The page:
3. I have a friend, with very good credit, who balance transfers to another 0% interest card each time the last one is about to run out. He now has 30 cards, is there a downside to opening new cards just to get 0%? He runs a few thousand $ on two cards.

  4. Lupe, what are you referring to? Insurance costs in different communities? Retaining doctors?

  5. that is a good point – would it be any different in some other locations?

  6. Haven’t yet seen “Sicko”, thanks for the reminder.

    We just had a local town hall meeting on Universal, Single-Payer health coverage, covered on our community radio station KVMR (hurrah for local independent COMMUNITY media!). One thing I learned is that folks in Washington or even Sacramento want Universal health coverage, but not single-payer. The bill that these folks support, from the grass roots, is both universal and single payer.

    Universal means everyone is covered. Small businesses like ours would *have* to pay in (forget democracy), but the multiple-payers (insurance companies) are retained, profiting nicely. Single-payer is like Medicare, which cuts out all the extra administrative costs of the insurance companies, a considerable reduction, according to these folks.

    We need to do something, because it’s harder for doctors to make it financially. Especially primary care physicians. We’ve lost quite a few in our community. And the cost of insurance has skyrocketed.

  7. Yes, Janaia, you’re right that medical costs are a scandal in the USA. All the other “developed” countries offer some form of national health care to their citizen’s. I liked Michael Moore’s “Sicko” documentary. Have you seen it? I think Bush just made prescription medicine cheaper for senior citizens with some kind of new entitlement program, didn’t he? I have been away from the USA too long!

  8. I understand what you’re saying about a windfall for senior citizens, and that the intent of social security was never to do what retirement savings should do. As one who is coaching her family members to tighten their belts, I can see how challenged people are to reduce their credit-card-supported lifestyles. The extremely high costs of medical care and prescriptions in the U.S. are a big factor in the inflation bite, esp. for seniors.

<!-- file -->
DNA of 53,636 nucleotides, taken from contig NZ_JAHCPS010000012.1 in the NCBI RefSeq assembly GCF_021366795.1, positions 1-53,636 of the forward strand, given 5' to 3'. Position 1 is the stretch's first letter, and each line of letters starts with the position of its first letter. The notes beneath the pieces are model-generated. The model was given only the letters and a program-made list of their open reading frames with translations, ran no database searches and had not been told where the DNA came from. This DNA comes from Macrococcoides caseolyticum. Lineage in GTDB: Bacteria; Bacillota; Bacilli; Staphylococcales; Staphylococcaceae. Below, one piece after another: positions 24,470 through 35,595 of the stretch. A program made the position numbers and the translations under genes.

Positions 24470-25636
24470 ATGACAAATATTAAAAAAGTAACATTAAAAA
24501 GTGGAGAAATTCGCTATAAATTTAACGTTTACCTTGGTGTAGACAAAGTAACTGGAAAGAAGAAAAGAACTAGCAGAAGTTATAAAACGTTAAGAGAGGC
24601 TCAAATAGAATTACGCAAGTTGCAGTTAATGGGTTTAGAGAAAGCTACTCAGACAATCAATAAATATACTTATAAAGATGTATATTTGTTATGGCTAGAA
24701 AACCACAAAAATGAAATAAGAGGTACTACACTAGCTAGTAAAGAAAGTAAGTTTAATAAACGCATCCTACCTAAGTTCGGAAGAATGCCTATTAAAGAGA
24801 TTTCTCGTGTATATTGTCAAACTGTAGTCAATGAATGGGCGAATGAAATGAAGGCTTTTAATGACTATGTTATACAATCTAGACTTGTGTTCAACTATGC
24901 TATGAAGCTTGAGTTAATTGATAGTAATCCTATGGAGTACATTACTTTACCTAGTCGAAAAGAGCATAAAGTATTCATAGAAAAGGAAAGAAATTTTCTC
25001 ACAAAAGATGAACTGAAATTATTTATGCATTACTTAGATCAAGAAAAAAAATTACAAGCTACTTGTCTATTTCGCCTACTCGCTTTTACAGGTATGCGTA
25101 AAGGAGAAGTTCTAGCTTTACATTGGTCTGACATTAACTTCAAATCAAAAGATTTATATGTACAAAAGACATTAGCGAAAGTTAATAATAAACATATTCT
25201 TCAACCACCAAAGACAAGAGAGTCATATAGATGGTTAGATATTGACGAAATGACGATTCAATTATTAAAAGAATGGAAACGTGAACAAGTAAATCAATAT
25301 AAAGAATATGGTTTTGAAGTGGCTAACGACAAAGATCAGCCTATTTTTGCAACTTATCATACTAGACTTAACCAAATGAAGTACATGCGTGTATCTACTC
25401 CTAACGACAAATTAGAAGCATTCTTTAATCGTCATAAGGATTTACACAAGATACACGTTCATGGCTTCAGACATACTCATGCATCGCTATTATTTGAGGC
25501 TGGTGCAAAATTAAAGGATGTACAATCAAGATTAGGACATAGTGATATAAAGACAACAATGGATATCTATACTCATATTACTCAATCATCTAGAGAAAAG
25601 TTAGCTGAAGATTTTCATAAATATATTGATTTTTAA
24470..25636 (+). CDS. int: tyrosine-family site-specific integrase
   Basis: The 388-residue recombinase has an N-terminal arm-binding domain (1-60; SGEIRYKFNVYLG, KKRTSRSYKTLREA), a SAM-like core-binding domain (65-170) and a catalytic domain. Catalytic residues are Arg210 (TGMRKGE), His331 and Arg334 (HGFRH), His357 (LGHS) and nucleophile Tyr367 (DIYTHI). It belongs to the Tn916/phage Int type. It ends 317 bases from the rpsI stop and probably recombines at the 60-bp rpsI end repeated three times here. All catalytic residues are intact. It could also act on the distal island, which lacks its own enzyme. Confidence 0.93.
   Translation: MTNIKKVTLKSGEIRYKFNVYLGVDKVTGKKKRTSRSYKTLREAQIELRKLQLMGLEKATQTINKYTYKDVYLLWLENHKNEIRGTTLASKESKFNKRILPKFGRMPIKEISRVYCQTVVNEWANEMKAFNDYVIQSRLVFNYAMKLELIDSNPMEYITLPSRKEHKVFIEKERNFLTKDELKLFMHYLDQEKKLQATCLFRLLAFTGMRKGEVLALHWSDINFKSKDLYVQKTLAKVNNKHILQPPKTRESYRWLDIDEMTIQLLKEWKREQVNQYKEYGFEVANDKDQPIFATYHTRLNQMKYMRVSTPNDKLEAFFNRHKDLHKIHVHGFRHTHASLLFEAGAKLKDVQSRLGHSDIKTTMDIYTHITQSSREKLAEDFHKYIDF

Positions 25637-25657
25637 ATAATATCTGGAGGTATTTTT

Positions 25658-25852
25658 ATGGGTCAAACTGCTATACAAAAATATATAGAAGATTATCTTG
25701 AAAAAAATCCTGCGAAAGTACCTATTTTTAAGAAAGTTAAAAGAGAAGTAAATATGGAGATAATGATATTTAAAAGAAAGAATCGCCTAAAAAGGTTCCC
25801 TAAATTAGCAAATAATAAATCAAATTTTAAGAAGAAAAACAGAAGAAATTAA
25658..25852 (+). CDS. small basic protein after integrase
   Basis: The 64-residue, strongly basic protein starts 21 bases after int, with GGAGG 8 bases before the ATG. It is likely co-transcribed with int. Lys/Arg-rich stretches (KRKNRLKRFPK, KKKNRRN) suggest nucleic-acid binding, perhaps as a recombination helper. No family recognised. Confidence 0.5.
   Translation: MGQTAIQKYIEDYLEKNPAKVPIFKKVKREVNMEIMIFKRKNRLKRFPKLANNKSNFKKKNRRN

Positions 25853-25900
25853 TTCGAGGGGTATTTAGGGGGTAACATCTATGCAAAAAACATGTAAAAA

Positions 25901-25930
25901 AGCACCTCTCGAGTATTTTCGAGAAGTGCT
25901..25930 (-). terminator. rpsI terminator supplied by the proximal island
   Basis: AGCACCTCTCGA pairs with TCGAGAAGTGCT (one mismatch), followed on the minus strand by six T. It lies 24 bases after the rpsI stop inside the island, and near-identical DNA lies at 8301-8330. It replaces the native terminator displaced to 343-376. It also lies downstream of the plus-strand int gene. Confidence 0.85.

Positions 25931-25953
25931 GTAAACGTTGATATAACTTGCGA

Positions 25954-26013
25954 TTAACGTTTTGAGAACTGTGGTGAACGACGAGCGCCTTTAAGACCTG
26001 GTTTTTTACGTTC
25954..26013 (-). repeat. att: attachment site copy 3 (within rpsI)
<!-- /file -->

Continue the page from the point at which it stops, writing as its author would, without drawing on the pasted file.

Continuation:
9. Dear Janaia,

    I read the URL you suggested and have some comments (of course!). The manipulations of the CPI listed in the article (which have led to a 3% discrepancy between pre- and post-Clinton CPIs per the graph on the Shadowstats’ homepage) were indeed taken to dampen the Social Security payouts to senior citizens. These were increasing at an alarming rate (in the 1980’s) and would have led to “generational warfare” very quickly, when a declining younger population would have had to pay for retiring Baby Boomers.

    The article says Social Security Payments should be double what they are now, if we had stuck with the old CPI. I guess this should sound outrageous, but on further reflection it doesn’t. What was the original purpose of Social Security? Was it to provide a luxurious lifestyle for older people or was it supposed to ensure that they would not be impoverished? Clearly the last was the original purpose. As the article points out food and energy costs ARE in the official government CPI, but not in the so-called “core inflation rate” which is used by some financial reporters. The article lists them as 23% of the CPI.